Finding Redemption in Brokenness

“Surely, God’s had it with you now,” my inner voice taunted, convinced I had exhausted my quota of God’s grace. My recent failures played on repeat in my mind, as I lay in the mire of their dismal consequences. Hopelessness and anxiety formed a tag team against me. It’s one thing to suffer for doing good— that’s commendable (1 Peter 3:17). It’s another thing to experience the various pains and disappointments that come with being in a broken world— we know that our present sufferings are being redeemed in God’s eternal work (Romans 8:18-25). But what about suffering due to the consequences of sin? How do we respond when we experience brokenness because of our disobedience? 

1. Run to Jesus and Confess

Like Adam and Eve, our natural inclination when we sin is to hide in shame. Perhaps, like me, we fear God’s rejection after failure. But think about how God responded to Adam and Eve. He went and found them. We cannot hide from an all-knowing and ever-loving Father. Secondly, God remains faithful, even when we are not (2 Timothy 2:13).

Hebrews 4:16 encourages us, “Let us approach God’s throne of grace with confidence, so that we may receive mercy and find grace to help us in our time of need.” God’s grace is sufficient for every situation. “If we confess our sins, he is faithful and just and will forgive us our sins and purify us from all unrighteousness” (1 John 1:9). 

Resist the urge to run, hide or give up. Don’t be discouraged. According to Psalm 51:17 (NLT), “The sacrifice you desire is a broken spirit. You will not reject a broken and repentant heart, O God.” Confess your sin and allow Jesus to free you from the burden of its weight. 

2. Trust God, the Father

God’s character, revealed over and over in the lives of the imperfect people in the Bible, demonstrates that God is a good, loving, gracious, and merciful Father. He is the daddy who lovingly provides for his children, delights in them, and even sings over them (Zephaniah 3:17). 

But like a good parent, God also disciplines his children as an expression of his love. Proverbs 3:11-12 says “My son, do not despise the Lord’s discipline, and do not resent his rebuke, because the Lord disciplines those he loves, as a father the son he delights in.” 

Discipline isn’t fun—neither for the parent nor the child, but it’s necessary to protect a child and help him or her mature. “No discipline seems pleasant at the time, but painful. Later on, however, it produces a harvest of righteousness and peace for those who have been trained by it” (Hebrews 12:11). And best of all, God is right there with us through it, promising never to leave nor forsake us in Hebrews 13:5.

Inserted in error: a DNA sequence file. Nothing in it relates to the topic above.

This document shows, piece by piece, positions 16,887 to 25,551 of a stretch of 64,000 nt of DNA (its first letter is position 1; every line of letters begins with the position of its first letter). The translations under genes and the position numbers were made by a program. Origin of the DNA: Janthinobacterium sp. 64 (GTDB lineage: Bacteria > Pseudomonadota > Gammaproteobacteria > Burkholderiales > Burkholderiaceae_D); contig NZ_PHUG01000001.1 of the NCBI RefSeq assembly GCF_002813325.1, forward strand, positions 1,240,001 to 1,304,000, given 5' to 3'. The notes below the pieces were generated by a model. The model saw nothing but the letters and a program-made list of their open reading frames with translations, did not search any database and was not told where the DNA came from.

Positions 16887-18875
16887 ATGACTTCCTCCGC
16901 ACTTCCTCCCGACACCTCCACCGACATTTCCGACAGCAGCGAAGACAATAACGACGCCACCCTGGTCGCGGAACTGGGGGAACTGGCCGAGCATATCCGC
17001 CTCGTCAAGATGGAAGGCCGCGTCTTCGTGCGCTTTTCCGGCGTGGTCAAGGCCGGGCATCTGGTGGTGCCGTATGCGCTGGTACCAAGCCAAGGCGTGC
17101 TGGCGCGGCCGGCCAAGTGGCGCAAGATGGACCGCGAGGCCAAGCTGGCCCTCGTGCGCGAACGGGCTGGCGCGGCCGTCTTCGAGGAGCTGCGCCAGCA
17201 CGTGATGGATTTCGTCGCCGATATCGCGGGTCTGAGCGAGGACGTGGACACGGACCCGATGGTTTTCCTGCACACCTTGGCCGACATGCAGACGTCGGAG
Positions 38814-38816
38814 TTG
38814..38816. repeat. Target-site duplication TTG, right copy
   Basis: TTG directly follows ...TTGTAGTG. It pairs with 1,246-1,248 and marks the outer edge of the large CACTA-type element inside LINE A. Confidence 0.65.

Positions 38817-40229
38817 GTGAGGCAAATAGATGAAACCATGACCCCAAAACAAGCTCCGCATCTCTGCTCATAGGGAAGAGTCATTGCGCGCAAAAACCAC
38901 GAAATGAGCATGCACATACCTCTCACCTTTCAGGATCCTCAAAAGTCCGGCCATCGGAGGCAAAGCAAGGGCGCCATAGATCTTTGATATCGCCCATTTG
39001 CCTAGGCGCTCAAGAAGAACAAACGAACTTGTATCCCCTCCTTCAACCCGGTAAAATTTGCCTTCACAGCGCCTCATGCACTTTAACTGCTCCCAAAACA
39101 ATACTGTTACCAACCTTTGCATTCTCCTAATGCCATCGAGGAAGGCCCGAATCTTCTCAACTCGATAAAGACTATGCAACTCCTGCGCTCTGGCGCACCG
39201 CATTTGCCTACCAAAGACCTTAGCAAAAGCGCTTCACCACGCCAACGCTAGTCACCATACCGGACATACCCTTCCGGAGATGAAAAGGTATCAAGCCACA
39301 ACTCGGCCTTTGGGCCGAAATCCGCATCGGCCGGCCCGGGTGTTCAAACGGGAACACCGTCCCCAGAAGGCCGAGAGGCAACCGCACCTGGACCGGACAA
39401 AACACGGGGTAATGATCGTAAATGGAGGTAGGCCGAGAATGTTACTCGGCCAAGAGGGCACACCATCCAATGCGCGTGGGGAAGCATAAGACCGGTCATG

I’ve found great comfort in Micah 7. In the chapter, the nation of Israel is experiencing the hand of God’s discipline (again) for their sin but they trust God’s character. They know their heavenly father loves them and they accept his rebuke.

“Who is a God like you, who pardons sin and forgives the transgression of the remnant of his inheritance? You do not stay angry forever but delight to show mercy. You will again have compassion on us; you will tread our sins underfoot and hurl all our iniquities into the depths of the sea” (Micah 7:18-19).

The Israelites trusted God would be merciful and compassionate towards them. Their affliction was but for a season. Keep praying and trusting God. He is working all things out for your good and His glory (Romans 8:28).

3. Don’t Look Back

Any reminders of our past failures aren’t coming from God. Isaiah 43:25 says “I, even I, am he who blots out your transgressions, for my own sake, and remembers your sins no more.” We need to remind ourselves of this when our own hearts condemn us. “There is now no condemnation for those who are in Christ” (Romans 8:1).

If you’re struggling with moving past your failure because you “should’ve known better,” consider this: Are you greater than God? Of course not. Don’t reject God’s precious gift for which his Son paid dearly once and for all. 

In cases where we’ve sinned against others, it’s right for us to apologize and make amends where possible. But don’t let any external voices condemn you or hold your past against you either. 

Friend, Scripture assures us, “He who began a good work in you will carry it on to completion until the day of Christ Jesus” (Philippians 1:6). Let the Holy Spirit continue his work in you and press on. “…But one thing I do: Forgetting what is behind and straining toward what is ahead, I press on toward the goal to win the prize for which God has called me heavenward in Christ Jesus” (Philippians 3:13-14).